>
>
> Many people's only familiarity with computers in general will be from a 
> Windows centric perspective. Somehow there is a tendency to believe that 
> inserting a CD, booting, and then proceeding to click "OK" in a dialog box a 
> few dozen times makes them some kind of expert when they successfully get 
> Windows installed.
>
> Coming from a Windows centric environment myself I initially found that 
> there was a great deal of material to be learned, and RTFM was the way to do 
> it. I've noticed people who come from university computer science programs 
> have a much better foundation upon which to build. Most computer users do 
> not fit this category, myself included.
>
> While this deficiency can be overcome with self study, I am also aware that 
> not everyone who reads documentation necessarily understands the material. 
> If too much background education is missing the documentation just resembles 
> gobbeldy-gook and is ignored, with the fall back position of "click OK a few 
> dozen times and the OS will take care of it for me" expected to pick up the 
> slack.
>
> I would not be where I am today in my understanding and use of FreeBSD if  
> not for the excellent documentation and surrounding community. I feel I owe 
> my success in utilizing FreeBSD to the people who took the time to write 
> this stuff down for people like me to use. It is with a great measure of 
> gratitude to these people I owe my success.
>
>  
> [snip] 
>
> -Mike
>   

In light of this, I would really enjoy seeing a "Ubuntu" like movement
in the FreeBSD corner.
What I mean is that it would be nice for my mother to install and use
FreeBSD.
I am not saying that a Windows user should be able to feel right at home
on a box running FreeBSD, but a computer user should.
The problem herein, i am afraid, lies not with FreeBSD(or any other BSD
flavour), nor with it's community, but with the computer user.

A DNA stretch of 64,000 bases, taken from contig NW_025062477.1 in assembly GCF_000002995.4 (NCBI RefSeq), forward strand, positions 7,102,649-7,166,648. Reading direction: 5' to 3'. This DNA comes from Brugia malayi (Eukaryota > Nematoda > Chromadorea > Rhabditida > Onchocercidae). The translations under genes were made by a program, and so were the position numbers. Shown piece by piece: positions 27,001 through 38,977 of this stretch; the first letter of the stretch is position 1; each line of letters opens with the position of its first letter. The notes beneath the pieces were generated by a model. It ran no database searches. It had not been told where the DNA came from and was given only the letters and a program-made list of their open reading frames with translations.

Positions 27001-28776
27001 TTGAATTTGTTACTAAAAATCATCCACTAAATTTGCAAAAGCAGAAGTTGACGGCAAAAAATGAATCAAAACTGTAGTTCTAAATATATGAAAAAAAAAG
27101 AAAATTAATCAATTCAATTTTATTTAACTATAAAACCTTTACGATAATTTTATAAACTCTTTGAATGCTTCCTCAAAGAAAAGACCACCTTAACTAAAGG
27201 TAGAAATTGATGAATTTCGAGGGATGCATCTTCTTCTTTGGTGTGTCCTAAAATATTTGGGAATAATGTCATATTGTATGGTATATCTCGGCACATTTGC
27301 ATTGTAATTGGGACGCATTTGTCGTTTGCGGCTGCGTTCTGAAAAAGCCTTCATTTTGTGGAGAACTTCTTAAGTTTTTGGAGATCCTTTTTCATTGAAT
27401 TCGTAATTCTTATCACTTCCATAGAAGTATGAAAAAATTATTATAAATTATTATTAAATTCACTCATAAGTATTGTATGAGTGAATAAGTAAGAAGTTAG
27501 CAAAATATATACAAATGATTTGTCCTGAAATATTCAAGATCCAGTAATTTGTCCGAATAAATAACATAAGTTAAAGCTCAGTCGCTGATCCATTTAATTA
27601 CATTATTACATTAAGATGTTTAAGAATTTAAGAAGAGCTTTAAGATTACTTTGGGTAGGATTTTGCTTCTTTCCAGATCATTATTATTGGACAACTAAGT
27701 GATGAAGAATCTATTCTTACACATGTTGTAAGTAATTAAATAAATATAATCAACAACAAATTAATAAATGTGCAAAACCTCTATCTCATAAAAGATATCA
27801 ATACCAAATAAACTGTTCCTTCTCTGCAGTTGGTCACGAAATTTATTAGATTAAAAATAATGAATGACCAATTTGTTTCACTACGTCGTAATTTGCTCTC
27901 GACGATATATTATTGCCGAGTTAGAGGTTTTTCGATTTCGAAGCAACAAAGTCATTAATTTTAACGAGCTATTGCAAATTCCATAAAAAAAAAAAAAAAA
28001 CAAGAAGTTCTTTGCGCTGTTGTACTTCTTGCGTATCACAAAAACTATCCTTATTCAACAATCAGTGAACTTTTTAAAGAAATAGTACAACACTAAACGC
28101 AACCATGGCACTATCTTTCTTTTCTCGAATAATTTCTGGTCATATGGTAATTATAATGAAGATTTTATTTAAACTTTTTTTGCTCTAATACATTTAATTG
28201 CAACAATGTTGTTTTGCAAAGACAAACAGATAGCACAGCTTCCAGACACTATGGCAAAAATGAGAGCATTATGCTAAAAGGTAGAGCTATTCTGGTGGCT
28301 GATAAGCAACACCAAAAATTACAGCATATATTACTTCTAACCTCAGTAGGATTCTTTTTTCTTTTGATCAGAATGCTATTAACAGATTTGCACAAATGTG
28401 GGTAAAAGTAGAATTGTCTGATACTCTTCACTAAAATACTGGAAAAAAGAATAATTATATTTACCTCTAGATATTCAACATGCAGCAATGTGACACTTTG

Most computer users see an operating system(and the application they run
most) as part of a computer.
How many people say "My computer is broken" when ยต$ Office doesn't start
anymore.
They don't care about which kernel they run, or which browser they use,
they care about typing e-mail, chatting and watching youtube video's.
(However sad it makes me that most people use less then 10% of the
features/programs/potential/computing-power the computer came with, they
do make sure we pay less for our components.)
Even though I'd feel less "cool" or "nerdy" (which is basically the same
thing ;-) ) if I'd run(or USE) the same OS as my 76 year old
grandfather, it would be nice for him to be able to buy a computer for
$20 less because it runs FreeBSD.
To achieve this, there are two things that should be made easier:
1. Installing a basic desktop system(next to any currently installed OS)
2. Keeping the base system and ports up to date.
And when I mean "easier" I mean it should be done without bothering the
user unless you about to "rm -rf /" as root, so to say.
Since most people never reinstall their computer, making it easier to
install a basic desktop system won't help my 76 year old grandpa, but it
will make it easier for unsatisfied Windows users to try FreeBSD.
Besides, in making it easy to install a basic desktop system, comes the
hardest part of any *nix like system: defining a basic desktop and
collecting the basic/standard applications.
It's hard just to pick either one Gnome, KDE or XFCE (or iceWM ;-) ) let
alone mail-clients, internet browsers, IM, etc. etc.
One of the advantages of using a descent operating system is the freedom
of choice. However most users don't care!
I am more then happy to tel anyone which e-mail client not to use (Lotus
notes, outlook express, anyone else's neck hears standing up?), but I
don't want to tell people they HAVE to use Thunderbird(I do tell them
they SHOULD but that's different) or evolution etc.
The problem is, most people don't want to make this choice either.
And the circle of life continues.
So basically, to make sure people will be using freeBSD (or any *nix
operating system) it needs to be easy to install (So that
PC-manufacturers will ship their pc's with it), a nicely filled standard
desktop environment with lot's of youtube/chat/word process capabilities
and "I won't bother you with it but i'm updating" functionality.
Just some thoughts..
I'll get back to work now...
...


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